The XFL is bringing the kickoff and kick return back, keeping safety in mind with a new alignment that reduces collisions but brings back the exciting aspect of a big return. This is one of the original “reimagine” concepts that the XFL has been tinkering with and testing for quite some time. This concept was heavily aided by the league’s health advisory committee members. One of the most recent proposals was for touch-backs to result in teams starting on offense at their own 35-yard line. An incentive to not kick the ball deep into the end zone and to ensure that a return happens. The punt return will also be different, but familiar to football fans. A 5-yard halo will be in place that allows the returner to set up and return the football. This is borrowed from the Canadian game. One of the more exciting plays in the CFL is the punt return, and CFL special teams coaches have a field day designing plays with reverses and all kinds of gadget plays stemming from the point of the return. Another reimagining that has safety and the big play in mind at the same time.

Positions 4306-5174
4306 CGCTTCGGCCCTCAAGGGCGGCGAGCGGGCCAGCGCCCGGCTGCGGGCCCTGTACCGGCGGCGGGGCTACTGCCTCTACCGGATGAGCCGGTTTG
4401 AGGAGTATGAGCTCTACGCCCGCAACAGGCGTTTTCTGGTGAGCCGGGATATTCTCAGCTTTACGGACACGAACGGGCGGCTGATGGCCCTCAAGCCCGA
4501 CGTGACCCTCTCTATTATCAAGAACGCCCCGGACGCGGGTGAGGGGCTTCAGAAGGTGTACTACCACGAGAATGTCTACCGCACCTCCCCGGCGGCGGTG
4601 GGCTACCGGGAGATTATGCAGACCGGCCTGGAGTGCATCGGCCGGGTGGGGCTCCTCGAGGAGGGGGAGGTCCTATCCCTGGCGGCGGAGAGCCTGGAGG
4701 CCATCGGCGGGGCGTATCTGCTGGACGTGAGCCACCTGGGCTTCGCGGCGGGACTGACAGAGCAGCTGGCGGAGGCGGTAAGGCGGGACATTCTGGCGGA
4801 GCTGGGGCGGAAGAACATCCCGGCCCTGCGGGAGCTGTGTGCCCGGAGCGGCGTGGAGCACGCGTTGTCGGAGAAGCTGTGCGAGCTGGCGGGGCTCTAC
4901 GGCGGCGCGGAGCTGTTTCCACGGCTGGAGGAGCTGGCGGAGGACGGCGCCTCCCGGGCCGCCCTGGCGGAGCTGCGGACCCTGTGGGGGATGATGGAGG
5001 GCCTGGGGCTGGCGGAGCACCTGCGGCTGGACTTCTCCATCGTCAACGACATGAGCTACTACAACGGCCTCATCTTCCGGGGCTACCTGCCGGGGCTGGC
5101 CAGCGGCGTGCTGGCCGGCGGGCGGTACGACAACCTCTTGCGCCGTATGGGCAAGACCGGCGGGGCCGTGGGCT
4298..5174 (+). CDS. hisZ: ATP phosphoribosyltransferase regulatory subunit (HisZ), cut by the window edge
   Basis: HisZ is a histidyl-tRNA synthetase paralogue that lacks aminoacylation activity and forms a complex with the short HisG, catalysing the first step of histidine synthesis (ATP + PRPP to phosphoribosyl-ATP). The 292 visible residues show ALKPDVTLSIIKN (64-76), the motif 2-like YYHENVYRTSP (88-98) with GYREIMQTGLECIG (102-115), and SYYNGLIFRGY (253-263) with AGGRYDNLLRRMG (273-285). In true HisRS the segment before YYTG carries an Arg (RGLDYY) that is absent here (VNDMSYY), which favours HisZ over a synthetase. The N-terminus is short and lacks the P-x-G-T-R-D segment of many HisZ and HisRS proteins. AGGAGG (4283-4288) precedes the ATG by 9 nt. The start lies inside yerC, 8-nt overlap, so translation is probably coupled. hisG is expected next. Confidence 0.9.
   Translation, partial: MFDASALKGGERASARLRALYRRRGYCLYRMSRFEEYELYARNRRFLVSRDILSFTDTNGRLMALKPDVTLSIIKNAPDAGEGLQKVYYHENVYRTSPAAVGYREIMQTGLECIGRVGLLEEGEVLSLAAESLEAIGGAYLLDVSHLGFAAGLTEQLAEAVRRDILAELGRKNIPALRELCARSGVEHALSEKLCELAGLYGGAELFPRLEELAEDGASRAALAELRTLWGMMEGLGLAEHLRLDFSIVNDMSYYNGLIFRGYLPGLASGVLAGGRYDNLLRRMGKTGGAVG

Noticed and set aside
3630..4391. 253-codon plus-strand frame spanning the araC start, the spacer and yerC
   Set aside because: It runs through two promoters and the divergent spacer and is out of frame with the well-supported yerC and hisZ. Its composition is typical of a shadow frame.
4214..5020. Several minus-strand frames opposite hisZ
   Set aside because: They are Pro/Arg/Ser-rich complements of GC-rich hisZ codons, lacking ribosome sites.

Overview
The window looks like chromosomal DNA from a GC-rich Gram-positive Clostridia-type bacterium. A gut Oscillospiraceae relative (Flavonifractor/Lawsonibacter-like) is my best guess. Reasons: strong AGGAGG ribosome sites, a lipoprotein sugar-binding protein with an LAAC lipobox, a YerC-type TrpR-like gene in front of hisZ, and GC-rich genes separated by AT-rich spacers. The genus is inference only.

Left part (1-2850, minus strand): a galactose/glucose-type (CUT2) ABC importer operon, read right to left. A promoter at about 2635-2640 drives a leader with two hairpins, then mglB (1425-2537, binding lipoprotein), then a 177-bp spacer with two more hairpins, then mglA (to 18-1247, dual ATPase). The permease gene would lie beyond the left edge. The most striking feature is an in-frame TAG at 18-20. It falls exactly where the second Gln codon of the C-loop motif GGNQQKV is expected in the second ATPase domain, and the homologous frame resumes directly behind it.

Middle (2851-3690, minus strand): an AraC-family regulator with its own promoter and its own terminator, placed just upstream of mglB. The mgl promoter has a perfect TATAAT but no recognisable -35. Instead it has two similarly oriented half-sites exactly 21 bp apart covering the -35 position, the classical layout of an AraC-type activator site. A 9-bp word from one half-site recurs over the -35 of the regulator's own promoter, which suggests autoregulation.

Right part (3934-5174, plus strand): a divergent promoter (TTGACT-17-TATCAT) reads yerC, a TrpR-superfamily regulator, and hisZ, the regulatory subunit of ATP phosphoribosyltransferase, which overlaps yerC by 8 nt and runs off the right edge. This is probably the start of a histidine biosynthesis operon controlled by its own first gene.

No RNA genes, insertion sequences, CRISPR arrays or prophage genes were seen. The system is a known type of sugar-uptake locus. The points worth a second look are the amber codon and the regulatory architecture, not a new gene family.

There is no play that goes against the competitive nature of pro sports, and is more meaningless, than the kneel-down in football. The NHL has its own form of clock killing during penalties, and it comes when a team is trying to run out the clock when they are facing the disadvantage of having one less player on the ice. However, this form of action requires skill and risk. It’s the boxing equivalent of being up against the ropes and trying to avoid being knocked out until the round ends. The kneel-down in football has no such skill involved. It’s always been a way of retreating and copping out. An extremely boring end to first halves and the end of games. Although things are still being ironed out, the XFL plans on reducing or eliminating the kneel down altogether by enforcing that teams have to attempt to gain yardage by moving forward. To further this rule, the clock automatically stops within two minutes. This forces teams to have to try and get first downs rather than attempt a series of quarterback sneaks and then punt. You are essentially waving the white flag and giving the ball back to your opponent inside of 15-20 seconds if you don’t try to maintain possession. To keep the ball, you have to keep moving it forward. The competitive action continues, and it doesn’t come to a screeching halt. One of the sequences that almost always gets booed by a home team crowd is when a team decides to take a knee before a half, simply because they don’t have enough time or timeouts and don’t want to risk trying to advance the football. Increasing the amount of meaningful plays and action actually extends to a few other different aspects as well. The first ties into the kneel-down and the final two minutes of each half, and what is being loosely referred to as the “comeback period”. The game clock is supposed to stop after every play within two minutes. This has been, and is still being tested by the XFL. If implemented, it will no doubt increase the amount of plays run in the game’s most crucial moments, but this type of “reimagining” may dramatically change the whole time honored aspect of game and clock management as we know it.